Chasing Impossible Perfection: A Descent into Body Dysmorphic Disorder

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By Octavia Sykes>Sophomore> Journalism and Womens Studies>University of Maryland

A healthier lifestyle and a better future are admirable goals that few people could argue against, but for many people that goal turns into a life consuming obsession called body dysmorphic disorder. 

In a 2009 Glamour magazine poll of more than 16,000 women, 40 percent indicated that they were dissatisfied with their body. For some men and women this dissatisfaction becomes a dramatic fixation on real or imaginary bodily flaws.

“Individuals with BDD often are concerned about acne, wrinkles, paleness, scars, thinning hair, or the shape or size of body parts such as the nose, lips, or face. Some people with BDD have concerns focusing on body symmetry,” according to BDDclinic.com.

For 21-year-old Athena Jomo, BDD’s symptoms became too much to bear. Jomo brought her concerns to her therapist and was soon diagnosed with the disorder.

“It just has a title now,” said Jomo.

After having her first child she had to put her education on hold, so she took a break from Baltimore City Community College. The dance classes she took at school kept her weight down, but once she withdrew from classes her weight slowly crept back up.

She knew something was wrong when weight and appearance became a daily obstacle. Jomo began cancelling evenings out with friends, eating less, taking dieting pills, and sporadically exercising to combat the fat that simply wasn’t there. She even put 2 full length mirrors in her room. When she began getting compliments Jomo’s obsessive practices increased.

Now, Jomo is attending therapy and just trying to keep the obsessive thoughts at bay through positive distractions.

“I’ll sew or write in my journal. A lot of people would just assume I am shallow. Of course, when you obsess about something it comes up in conversation.”

Women like Jomo are not the only ones susceptible to the disorder. Registered Dietician and Coordinator of Nutrition Services at the University of Maryland College Park, Jane Jakubczak, has seen a noticeable increase in male patients in the last 10 years.

Some of her male patients exhibiting signs of BDD would bring in men’s magazines with a body goal in mind. She has seen many male patients pinching imaginary fat on their midsection.  “Back in my day guys didn’t seem to care about that stuff at all,” said Jakubczak.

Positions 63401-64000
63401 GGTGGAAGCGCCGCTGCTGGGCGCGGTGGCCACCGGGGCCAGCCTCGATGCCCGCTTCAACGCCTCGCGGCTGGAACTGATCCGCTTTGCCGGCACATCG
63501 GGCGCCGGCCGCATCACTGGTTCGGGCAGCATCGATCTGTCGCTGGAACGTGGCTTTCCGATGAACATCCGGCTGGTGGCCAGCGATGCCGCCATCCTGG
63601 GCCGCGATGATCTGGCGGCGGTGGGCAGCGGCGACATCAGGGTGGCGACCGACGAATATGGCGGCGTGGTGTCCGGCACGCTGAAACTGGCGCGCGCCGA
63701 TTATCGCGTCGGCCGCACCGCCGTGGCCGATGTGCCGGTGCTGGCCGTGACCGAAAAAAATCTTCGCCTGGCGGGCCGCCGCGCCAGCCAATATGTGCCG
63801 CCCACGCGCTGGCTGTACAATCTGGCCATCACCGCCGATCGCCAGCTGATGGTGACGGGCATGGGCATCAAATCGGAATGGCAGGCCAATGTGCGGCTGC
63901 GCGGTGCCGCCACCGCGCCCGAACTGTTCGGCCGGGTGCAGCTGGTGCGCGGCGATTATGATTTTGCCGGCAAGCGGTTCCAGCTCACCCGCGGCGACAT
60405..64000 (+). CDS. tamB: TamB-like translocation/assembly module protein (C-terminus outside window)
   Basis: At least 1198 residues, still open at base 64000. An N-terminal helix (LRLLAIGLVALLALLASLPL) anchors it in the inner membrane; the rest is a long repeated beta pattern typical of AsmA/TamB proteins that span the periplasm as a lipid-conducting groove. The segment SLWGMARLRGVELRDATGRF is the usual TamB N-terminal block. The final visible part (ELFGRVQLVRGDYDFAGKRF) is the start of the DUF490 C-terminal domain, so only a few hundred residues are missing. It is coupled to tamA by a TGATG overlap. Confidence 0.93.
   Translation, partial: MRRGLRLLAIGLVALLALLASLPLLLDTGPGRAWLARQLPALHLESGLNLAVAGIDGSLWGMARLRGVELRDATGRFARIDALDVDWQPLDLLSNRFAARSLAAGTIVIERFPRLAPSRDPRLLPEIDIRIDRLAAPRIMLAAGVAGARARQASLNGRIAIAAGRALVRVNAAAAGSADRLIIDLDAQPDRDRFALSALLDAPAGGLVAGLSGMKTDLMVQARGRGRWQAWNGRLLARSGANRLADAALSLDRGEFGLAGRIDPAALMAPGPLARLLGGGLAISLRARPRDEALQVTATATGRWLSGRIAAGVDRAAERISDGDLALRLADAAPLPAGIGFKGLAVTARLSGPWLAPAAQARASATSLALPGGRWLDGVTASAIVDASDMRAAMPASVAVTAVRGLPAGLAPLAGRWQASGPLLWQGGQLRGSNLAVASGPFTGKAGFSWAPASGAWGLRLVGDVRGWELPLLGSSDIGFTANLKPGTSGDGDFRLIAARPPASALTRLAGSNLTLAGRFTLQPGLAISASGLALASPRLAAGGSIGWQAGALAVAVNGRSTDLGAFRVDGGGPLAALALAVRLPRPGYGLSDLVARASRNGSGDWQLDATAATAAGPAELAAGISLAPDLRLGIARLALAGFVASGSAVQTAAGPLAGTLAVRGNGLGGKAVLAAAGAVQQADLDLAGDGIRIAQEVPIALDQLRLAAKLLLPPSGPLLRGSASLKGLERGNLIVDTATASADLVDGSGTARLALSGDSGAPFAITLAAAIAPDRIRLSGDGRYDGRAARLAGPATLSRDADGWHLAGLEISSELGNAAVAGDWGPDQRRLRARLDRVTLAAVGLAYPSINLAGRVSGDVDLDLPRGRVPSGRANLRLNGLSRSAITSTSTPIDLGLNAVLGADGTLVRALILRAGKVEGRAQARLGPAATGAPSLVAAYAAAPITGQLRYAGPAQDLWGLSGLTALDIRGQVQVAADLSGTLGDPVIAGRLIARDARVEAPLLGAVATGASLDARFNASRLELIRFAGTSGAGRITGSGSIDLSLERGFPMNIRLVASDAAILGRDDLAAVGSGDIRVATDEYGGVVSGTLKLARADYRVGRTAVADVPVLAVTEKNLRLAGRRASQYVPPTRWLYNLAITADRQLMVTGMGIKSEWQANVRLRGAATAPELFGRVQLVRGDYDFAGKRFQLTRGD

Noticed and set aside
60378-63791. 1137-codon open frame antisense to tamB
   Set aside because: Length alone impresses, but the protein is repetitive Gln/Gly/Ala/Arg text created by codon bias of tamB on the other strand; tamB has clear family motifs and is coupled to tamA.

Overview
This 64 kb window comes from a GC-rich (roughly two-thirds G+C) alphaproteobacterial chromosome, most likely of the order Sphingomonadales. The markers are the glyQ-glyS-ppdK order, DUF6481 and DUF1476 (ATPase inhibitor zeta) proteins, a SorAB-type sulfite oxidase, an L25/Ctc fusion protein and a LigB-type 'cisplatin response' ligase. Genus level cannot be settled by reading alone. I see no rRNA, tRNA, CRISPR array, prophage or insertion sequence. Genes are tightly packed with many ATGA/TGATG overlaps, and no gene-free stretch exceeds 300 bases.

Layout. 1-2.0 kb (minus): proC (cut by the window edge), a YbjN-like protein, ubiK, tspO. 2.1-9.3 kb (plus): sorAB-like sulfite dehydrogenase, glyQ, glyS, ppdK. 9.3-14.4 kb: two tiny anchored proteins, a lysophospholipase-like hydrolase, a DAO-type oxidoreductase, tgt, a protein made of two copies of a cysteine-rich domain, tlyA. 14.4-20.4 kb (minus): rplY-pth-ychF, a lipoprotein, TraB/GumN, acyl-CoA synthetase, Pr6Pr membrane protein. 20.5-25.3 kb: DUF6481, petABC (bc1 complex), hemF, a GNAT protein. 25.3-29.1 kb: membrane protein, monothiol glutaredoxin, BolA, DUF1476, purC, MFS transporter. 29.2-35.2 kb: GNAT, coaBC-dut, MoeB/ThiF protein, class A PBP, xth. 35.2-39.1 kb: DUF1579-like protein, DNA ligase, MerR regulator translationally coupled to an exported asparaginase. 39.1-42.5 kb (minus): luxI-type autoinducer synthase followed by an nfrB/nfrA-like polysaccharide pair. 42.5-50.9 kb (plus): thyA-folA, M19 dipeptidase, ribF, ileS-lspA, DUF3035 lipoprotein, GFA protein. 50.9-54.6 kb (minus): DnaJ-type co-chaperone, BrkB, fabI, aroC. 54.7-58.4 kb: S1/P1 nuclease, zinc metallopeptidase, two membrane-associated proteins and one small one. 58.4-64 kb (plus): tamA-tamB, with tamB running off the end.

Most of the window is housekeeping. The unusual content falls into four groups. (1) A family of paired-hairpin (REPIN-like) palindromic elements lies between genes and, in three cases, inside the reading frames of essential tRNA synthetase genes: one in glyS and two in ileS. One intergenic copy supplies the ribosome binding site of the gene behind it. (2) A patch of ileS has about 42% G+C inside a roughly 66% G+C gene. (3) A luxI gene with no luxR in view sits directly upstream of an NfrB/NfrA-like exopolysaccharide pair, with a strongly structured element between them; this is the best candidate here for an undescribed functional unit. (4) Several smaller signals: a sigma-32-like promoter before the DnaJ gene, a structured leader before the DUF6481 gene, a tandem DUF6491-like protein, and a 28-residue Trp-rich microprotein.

The stress of college, peer pressure to look good, and our age group are all risk factors for developing the disorder. BDD could also cause an increased desire for plastic surgery.

BDDclinc.com states that, “7-15 percent of cosmetic surgery and 12 percent of dermatological patients suffer from BDD. Left untreated, the torment of BDD can lead to hospitalization and suicide.”

Some of Jakubczak’s male patients would ditch time with friends to work out, spend money on health supplements, and eradicate essential carbohydrates and fats from their diet. Jakubczak sees a lot of men and women targeting their midsection even when there was no visible fat presence.

She suggests counseling to patients who exhibit signs of BDD and provides support to those who are already diagnosed.

“I definitely feel that going to the counselor could help and also learning in terms of exercise and supplement use.”

It is estimated that 1-2 percent of the general population may be affected with the disorder. Without treatment BDD can spiral into social isolation, depression, and many other serious health problems. Although the severity of BDD can vary it is important to seek help no matter how small an obsession may be. If you know someone struggling with body image or are grappling with your own body issues please visit BDDclinic.com and seek out professional help.

 

College Magazine Staff

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